“Our authorisation to travel, counter-signed by the president himself.” Enough to bring Alberto’s heels together sharply, so much was certain and enough for me.
“All right, have it your own way. If you want to know what it’s like to fly two hundred miles over some of the worst jungle in South America in the oldest plane in the territory, be at the airstrip at eight-thirty. As it happens, the rear cockpit’s been enlarged to carry cargo, but there’s only one seat. One of you will have to sit on the floor.”
I swallowed the rest of my beer and moved round the bar. “And now you’ll really have to excuse me. It’s been a long day.”
Sister Maria Teresa nodded. “Of course.”
Joanna Martin said nothing, simply picked up my grip and handed it to me, a gesture totally unexpected and quite out of character. My fingers touched hers as I took it and there was the perfume. God knows what it was but the effect was electrifying. I had never experienced such direct and immediate excitement from any woman and my stomach went hollow.
And she knew, damn her, I was certain of that, her mouth lifting slightly to one side as if in amusement at men and their perpetual hunger. I turned from that scorn and went out quickly.
There was still no sign of Juca but when I went up to my usual room, I found him turning down the sheets.
“Your bath is ready, Senhor Mallory,” he told me in that strange, melancholy whisper of his. “You wish to eat here after-wards?”
I shook my head. “I think I’ll go out. If anyone wants me I’ll be atTheLittle Boat. ”
“The senhor has seen the ladies who were waiting for him downstairs?”
“Yes. Are they staying here?”
He nodded and withdrew and I stripped, pulled on an old robe and went along the corridor to the bathroom. The water was hot enough to bring sweat to my face and I lay there for half an hour, soaking away the fatigue of the day and thinking about the two women in the bar. Sister Maria Teresa was familiar enough. One of those odd people who live by faith alone and who seem to be able to survive most things, pro-tected by the armour of their own innocence.
Joanna Martin’s presence was more difficult to explain. God knows who had advised her to come. Certainly they must have an awful lot of pull between them to get hold of that authorisa-tion with the president’s signature on it Colonel Alberto was not going to be pleased about that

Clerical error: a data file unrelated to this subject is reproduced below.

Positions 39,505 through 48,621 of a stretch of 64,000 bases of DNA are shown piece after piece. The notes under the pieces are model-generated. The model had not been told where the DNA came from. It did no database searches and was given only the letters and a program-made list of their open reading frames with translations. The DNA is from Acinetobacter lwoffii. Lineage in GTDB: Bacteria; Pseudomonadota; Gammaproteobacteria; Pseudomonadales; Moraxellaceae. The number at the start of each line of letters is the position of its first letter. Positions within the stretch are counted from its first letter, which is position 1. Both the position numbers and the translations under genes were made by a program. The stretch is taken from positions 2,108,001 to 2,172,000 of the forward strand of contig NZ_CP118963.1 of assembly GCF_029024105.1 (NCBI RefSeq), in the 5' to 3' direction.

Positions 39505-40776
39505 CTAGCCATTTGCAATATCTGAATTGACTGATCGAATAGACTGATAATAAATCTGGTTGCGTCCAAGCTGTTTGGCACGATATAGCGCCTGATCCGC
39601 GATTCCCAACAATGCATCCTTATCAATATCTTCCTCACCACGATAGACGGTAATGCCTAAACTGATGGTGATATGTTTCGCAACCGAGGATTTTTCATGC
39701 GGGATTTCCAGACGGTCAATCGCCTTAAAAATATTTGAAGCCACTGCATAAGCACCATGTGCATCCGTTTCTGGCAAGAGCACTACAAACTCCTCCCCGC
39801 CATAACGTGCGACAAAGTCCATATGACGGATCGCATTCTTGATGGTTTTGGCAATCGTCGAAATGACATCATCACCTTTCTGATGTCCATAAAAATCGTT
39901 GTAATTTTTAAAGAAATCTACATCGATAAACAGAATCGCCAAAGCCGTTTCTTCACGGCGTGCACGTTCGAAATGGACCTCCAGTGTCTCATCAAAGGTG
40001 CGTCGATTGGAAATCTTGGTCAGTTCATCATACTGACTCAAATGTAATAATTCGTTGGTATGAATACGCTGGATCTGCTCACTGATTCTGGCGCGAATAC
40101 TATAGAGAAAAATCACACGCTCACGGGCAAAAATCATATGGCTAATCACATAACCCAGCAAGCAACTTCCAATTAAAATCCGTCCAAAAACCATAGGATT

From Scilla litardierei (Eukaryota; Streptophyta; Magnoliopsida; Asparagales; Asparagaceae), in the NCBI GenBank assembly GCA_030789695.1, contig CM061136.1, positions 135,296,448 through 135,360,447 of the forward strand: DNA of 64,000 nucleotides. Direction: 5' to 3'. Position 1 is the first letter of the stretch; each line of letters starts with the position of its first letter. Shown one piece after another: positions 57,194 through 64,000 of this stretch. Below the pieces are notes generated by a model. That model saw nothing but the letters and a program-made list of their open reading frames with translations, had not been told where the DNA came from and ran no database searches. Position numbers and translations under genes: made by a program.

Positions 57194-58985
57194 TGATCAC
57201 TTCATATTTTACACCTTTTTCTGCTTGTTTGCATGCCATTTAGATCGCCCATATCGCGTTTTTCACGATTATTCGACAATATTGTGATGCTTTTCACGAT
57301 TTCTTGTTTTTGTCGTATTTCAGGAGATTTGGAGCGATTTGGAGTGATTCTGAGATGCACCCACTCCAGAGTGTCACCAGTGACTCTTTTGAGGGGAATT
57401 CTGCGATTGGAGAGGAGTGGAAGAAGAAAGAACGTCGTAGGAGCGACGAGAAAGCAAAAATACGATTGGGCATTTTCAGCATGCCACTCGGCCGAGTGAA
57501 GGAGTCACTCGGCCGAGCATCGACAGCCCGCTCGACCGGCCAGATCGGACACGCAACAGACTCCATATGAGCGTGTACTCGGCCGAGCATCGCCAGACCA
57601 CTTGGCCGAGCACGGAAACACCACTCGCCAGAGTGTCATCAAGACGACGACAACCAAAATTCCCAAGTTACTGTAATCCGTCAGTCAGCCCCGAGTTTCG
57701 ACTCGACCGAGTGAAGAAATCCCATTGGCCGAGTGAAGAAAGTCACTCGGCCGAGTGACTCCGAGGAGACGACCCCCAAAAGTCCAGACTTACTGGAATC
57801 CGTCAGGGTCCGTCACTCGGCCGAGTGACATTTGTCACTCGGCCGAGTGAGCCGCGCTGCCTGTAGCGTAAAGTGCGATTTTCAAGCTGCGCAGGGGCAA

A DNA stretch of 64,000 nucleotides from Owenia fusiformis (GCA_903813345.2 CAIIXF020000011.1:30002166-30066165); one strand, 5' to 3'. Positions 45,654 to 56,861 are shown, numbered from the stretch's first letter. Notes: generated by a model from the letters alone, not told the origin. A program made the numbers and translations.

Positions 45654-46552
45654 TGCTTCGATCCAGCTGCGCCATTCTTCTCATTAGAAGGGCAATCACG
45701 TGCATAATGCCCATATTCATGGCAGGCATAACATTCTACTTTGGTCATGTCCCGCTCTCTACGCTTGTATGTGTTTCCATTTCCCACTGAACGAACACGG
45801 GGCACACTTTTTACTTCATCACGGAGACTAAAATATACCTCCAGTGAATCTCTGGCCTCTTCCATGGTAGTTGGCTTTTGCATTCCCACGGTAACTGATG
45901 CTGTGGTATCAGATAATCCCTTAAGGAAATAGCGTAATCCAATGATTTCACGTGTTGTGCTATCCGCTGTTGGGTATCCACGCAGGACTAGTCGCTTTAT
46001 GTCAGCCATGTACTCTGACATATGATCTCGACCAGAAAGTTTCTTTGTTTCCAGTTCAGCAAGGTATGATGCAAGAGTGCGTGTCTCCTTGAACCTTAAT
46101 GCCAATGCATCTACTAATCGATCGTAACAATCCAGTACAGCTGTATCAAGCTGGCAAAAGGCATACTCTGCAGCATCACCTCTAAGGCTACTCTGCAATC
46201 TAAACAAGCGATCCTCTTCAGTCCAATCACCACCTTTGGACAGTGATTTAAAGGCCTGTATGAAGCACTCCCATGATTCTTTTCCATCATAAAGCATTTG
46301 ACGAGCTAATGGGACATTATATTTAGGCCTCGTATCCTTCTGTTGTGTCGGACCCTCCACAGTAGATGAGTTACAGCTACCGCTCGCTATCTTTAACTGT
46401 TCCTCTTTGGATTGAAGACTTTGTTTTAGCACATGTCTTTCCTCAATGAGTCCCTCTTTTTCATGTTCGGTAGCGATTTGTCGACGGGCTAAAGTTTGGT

I went back to my room, towelling my head, briskly and started to dress. I’d actually got my trousers on and was pull-ing a dean linen shirt over my head when a slight noise made me turn quickly, one hand sliding towards the butt of the.45 automatic which lay on the dressing-table in its shoulder har-ness.
Joanna Martin moved in from the balcony, closing her para-sol. “Don’t shoot,” she said coolly. “I’m all I’ve got.”
I stood looking at her, without saying anything, noticing the face for the first time. Not really beautiful, yet different enough to make her noticeable in any crowd. Auburn hair, obviously regularly attended to by a top hairdresser. Good bones, an up-turned nose that made her look younger than she was, hazel eyes spaced widely apart, curious golden flecks glinting in them.
I wondered how she’d look after a week up-river. I also won-dered how that hair would look spread across a pillow. The physical ache was there again and disturbing in its intensity.
“The door was unlocked,” she explained. “And the old man said you were in the bath. I thought I’d wait.”
I tucked in my shirt and reached for my shoulder harness. For some reason I found difficulty in speaking. That damned perfume, I suppose, the actual physical presence of her.
“Do you really need that thing?” she asked.
“It’s a rough town after dark,” I said. “Now what can I do for you?”
“Tell me the truth for a start.”
She moved back to the balcony. Outside the sky was orange and black, the sun a ball of fire. Standing there, against the light her legs were clearly outlined through the flimsy dress.